News

Making bags, mending women’s lives at new business

NEW WINDSOR – A different kind of enterprise has found a place in Orange County’s Business Accelerator.

Unshattered is a not-for-profit organization aiming to give women a renewed chance at life as they overcome issues including drug addiction and alcoholism.

It’s the brainchild of Kelly Lyndgaard of Hopewell Junction. She stepped off IBM’s executive ladder early this year to volunteer running a business using materials from used jackets and upholstery to make women’s bags. They sell for an average $65 online at Etsy, and at local craft fairs.

“The market is women with a sense of fashion, but who also want to make a social impact with their purchase,” Lyndgaard said. “By buying a bag you’re making a difference in the direction of a woman’s life.”

Revenues go to the Walter Hoving Home in Garrison, a residential rehabilitation center for women. The expectation, though, is that sales will grow sufficiently to soon pay graduates of the home’s six- to 12-month program.

“They’re going to make this into a real company,” said Vincent Cozzolino, managing partner of the Kingston-based Galileo Technology Group that runs the accelerator. “They have a real product and they sell out.”

Unshattered is looking for permanent workspace, possibly in the Newburgh area, Cozzolino said. The accelerator, meanwhile, is providing advice on business topics including marketing.

Lyndgaard’s interest was ignited after hearing women from Hoving speak at Valley Christian Church in Hopewell Junction around Christmas 2012.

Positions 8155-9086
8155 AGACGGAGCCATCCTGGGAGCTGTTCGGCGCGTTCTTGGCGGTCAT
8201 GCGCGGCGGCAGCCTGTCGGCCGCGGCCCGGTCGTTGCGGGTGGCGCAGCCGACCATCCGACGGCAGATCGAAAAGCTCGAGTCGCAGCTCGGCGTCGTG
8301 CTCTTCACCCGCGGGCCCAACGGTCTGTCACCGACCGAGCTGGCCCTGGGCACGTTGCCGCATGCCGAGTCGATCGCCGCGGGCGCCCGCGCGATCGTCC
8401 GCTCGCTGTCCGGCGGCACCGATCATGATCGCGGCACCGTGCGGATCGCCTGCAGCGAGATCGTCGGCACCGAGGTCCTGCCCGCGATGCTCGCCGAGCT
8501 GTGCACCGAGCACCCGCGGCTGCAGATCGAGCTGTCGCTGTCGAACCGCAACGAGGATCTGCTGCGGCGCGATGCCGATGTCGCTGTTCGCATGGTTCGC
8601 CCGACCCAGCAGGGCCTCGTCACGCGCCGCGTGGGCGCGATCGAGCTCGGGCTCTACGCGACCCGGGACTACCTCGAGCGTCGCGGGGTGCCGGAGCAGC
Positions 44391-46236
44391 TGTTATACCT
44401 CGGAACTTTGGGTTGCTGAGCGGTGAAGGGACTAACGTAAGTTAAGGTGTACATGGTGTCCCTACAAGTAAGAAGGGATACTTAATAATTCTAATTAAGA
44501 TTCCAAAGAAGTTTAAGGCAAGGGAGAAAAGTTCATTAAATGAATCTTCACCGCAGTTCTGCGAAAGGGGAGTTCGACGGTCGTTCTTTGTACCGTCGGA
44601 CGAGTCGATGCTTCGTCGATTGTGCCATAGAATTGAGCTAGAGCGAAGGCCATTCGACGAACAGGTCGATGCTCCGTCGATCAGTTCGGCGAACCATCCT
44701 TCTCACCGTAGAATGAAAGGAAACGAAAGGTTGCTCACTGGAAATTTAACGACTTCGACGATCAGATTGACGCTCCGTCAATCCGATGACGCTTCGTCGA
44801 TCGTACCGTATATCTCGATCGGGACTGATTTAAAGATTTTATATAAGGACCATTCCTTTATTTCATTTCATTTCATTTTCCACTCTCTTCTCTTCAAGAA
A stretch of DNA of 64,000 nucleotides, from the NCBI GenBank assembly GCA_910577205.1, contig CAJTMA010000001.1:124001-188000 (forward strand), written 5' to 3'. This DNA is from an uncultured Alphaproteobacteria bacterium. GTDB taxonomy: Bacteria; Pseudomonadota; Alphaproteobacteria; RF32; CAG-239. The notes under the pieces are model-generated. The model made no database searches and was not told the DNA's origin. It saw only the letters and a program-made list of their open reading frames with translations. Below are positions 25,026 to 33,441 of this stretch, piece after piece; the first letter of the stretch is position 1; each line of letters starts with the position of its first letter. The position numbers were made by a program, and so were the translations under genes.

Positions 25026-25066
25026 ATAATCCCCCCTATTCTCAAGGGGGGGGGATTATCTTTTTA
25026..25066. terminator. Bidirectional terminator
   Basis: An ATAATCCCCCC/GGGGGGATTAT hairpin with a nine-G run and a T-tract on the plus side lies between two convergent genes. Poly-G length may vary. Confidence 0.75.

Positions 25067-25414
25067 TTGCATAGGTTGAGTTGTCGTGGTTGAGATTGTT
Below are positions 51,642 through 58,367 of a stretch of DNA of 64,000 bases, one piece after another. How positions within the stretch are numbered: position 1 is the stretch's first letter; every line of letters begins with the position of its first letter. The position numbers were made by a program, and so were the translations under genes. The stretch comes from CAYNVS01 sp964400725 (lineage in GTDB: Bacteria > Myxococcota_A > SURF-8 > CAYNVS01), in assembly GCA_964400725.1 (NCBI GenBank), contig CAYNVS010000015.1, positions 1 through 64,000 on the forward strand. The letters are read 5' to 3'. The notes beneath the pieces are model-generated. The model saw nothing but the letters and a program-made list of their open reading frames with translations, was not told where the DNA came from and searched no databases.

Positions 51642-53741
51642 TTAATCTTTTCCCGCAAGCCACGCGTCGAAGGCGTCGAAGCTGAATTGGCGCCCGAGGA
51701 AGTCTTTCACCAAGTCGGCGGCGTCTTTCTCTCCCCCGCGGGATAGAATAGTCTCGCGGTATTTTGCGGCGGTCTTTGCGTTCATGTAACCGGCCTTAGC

“It was a very transformational experience for me,” Lyndgaard said Wednesday. “It changed my perception totally about addiction … I had always been pretty judgmental about it, feeling it was a result of irresponsible choices, rather than a way to deal with traumatic events in people’s lives.”

Lyndgaard joined the Hoving board of directors in 2013. She became chairwoman in September.

The rehabilitation center operates on donations and fundraisers. Enter Unshattered as a new funding stream. The first batch of bags made $21,000 in 2014, double the goal.

“And we’re on track to double what we did last year,” she said.

One worker, Jennine, 30, (the women didn’t want their last names published) credits Unshattered with helping her to learn to work with others for a common goal. She won’t be staying with Unshattered, though, instead opting for a position working in another state with recovering addicts.

Jessica, 27, says she’s waiting to see how Unshattered progresses.

“It’s all brand new,” she said. “Hopefully we’ll have a (permanent) place and I can manage it.”

Unshattered began work at the accelerator in September. A grant from the Workforce Development Institute pays the rent.

“The training and opportunity provided to the ladies in the Unshattered program is laying a foundation for their personal futures, while also helping to bring the cut-and-sew industry and its jobs back to Orange County,” said Mary Jane Bertram, regional director of Workforce Development Institute.

All of the bags have what Jennine called the Unshattered signature, a band of gold thread. The idea comes from kintsukuroi, the Japanese art of repairing pottery, with a meaning of more beautiful for having been broken. It dates from the 1500s when broken items like tea cups were mended with gold.

Jessica likes that idea. She said she’s had a variety of jobs including retail and waitressing, but Unshattered might lead to something better.

“When I was a little girl, my dream was to be a fashion designer,” Jessica said. “To have this opportunity is such a blessing, a gift. I feel very lucky to be part of it.”

jwalsh@th-record.com